Eugenio Derbez shares ‘How to Be a Latin Lover’ and still break stereotypes

What it means to be a Latin lover according to Eugenio Derbez star of “How to Be a Latin Lover.”


Eugenio Derbez is an icon in his home country of Mexico, known for countless popular films and television shows. But here in the U.S., Derbez often walks down the street with few people recognizing him. This makes it easier for him to get around Los Angeles, where he moved a couple of years ago, but then, an actor’s career thrives on name and face recognition.

Granted, he is the co-writer, star and producer of 2013’s “Instructions Not Included,” which became the highest-grossing Spanish-language film released in North America and the fourth-best performing foreign-language film in the U.S. Still, he has yet to become the breakout star he’d like to be — prompting him to produce his latest film, “How to Be a Latin Lover,” in theaters Friday.

“I’ve realized that the only way to succeed is to employ yourself and give yourself opportunities,” Derbez says. “Hopefully this will be my vehicle to cross over.”

Eugenio Derbez stars in the new movie "How to Be a Latin Lover."
(Carolyn Cole / Los Angeles Times)

The best way to break down a stereotype is to make fun of it.

— Eugenio Derbez

“How to Be a Latin Lover” follows Derbez’s Maximo, an aging former ladies man who must move in with his sister (Salma Hayek) and her son (Raphael Alejandro) when he falls on hard times. As he attempts to get back on his feet, he realizes that the six-pack abs and luscious black locks that got him through his early years have been replaced with a beer belly and gray hair. The comedy, which also stars Rob Lowe, Kristen Bell and Raquel Welch, is the first title from Derbez’s 3Pas Studios, which he created with producer Benjamin Odell.

“It’s edgy and irreverent, but it’s family-friendly,” Derbez says. “You can bring the kids and the abuelitas.

He admits, though, that at first glance, his character might appear be rooted in cliché.

“When I first saw the script, I thought it was a stereotype, and it is actually,” he says. “But I realized that the best way to break down a stereotype is to make fun of it, especially since every time I wear a suit or tuxedo someone here in America says, ‘You look like a Latin lover.’”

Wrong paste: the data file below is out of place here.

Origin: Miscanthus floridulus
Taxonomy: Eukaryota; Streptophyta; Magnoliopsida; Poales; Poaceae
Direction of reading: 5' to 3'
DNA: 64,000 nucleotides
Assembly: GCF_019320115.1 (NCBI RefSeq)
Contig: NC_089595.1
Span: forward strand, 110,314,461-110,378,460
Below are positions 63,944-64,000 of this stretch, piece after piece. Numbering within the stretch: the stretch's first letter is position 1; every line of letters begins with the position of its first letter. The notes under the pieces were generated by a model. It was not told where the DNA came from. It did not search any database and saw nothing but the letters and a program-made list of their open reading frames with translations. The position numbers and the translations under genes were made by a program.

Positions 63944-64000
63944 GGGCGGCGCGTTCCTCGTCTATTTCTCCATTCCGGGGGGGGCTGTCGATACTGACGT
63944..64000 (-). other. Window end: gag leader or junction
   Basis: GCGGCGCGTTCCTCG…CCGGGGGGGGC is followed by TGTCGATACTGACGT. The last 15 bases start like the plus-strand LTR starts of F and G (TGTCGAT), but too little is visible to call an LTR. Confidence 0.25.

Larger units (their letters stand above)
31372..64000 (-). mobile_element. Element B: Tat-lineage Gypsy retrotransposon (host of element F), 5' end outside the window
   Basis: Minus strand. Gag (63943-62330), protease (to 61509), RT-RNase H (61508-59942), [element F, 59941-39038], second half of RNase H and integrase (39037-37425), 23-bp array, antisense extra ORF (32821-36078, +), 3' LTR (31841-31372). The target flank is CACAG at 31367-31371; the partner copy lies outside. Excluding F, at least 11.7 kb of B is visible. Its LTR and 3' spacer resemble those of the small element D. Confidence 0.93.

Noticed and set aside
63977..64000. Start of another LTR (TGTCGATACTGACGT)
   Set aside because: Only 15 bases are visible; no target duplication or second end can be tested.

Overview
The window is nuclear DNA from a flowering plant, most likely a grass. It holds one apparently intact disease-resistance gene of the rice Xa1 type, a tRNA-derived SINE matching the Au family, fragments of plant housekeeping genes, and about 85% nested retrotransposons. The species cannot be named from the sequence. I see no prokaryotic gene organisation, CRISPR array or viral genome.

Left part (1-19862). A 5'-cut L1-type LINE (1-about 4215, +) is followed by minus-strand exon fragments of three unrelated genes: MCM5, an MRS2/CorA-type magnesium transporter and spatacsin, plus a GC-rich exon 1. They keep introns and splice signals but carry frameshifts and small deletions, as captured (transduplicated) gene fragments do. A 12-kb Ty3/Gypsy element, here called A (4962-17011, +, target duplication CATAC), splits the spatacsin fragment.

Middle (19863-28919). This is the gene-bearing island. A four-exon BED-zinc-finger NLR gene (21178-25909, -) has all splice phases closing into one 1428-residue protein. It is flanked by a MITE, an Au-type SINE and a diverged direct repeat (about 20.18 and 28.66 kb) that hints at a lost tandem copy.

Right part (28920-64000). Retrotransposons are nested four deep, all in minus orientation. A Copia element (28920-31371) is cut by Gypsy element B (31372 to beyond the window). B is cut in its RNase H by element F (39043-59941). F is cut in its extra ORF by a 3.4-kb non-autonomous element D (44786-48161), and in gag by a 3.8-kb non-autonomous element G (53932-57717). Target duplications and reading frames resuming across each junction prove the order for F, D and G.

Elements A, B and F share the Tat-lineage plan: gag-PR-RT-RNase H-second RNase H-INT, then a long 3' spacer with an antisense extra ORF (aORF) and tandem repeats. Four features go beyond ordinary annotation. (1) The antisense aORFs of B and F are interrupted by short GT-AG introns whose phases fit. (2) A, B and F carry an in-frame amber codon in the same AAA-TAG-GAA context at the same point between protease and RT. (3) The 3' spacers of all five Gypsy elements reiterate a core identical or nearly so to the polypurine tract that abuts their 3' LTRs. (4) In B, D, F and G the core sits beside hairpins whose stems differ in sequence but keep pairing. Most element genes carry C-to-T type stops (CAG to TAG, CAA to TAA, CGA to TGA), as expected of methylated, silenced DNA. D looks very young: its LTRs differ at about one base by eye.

Derbez’s outsized character is what attracted actor Ken Marino to the directing chair for his first feature film.

“I like movies that have larger-than-life characters, like ‘Tootsie’ or ‘The Big Lebowski,’” Marino says. “When I saw this character, I thought it would be fun.”

But he wanted to make sure the comedy of it was “rooted in something.”

“I wanted these two characters, who grew up in Mexico, to be real,” the director says. “That’s why parts of the film are in Spanish with English subtitles.”


Derbez agrees, saying that he wanted the characters to speak in both languages “because in real life, [Hayek and I] are Mexican and when it’s just us by ourselves, we speak Spanish,” he says. “The rest of the time when we’re in front of everyone else, we speak English.”

The film is ultimately about 85% in English, which means the use of subtitles is noticeable. Derbez hopes American audiences won’t be turned off and will take a page out of his home country’s book.

“We always laugh in Mexico when we see a Hollywood movie that happens in Russia but everyone is speaking English, or in China and everyone is speaking English,” he says, “because that’s not the way it is.”

“How to Be a Latin Lover,” with its use of both languages, is, “in this bilingual world, true and honest.”

As Derbez continues to develop movies and television shows, “true and honest” is what he’s trying to bring to the industry, especially in terms of its stories about and featuring Latinos. And it seems to be working: 3Pas has an exclusive first-look deal with “Latin Lover’s” distributor, Pantelion Films (a Latino-specific studio under Lionsgate and Grupo Televisa) and is developing a TV adaptation of Cuban American author Meg Medina’s “Yaqui Delgado Wants to Kick Your Ass” for Hulu, in partnership with “Jane the Virgin’s” Gina Rodriguez.


“We need to be honest with the storytelling,” he says.

Ironically, that’s also part of the solution to Hollywood’s diversity issue, he continues.

“Tell the story and if you’re honest with it, you don’t have to hire an actor of every race — but if you are portraying a Mexican and using a white guy, that’s not honest.”

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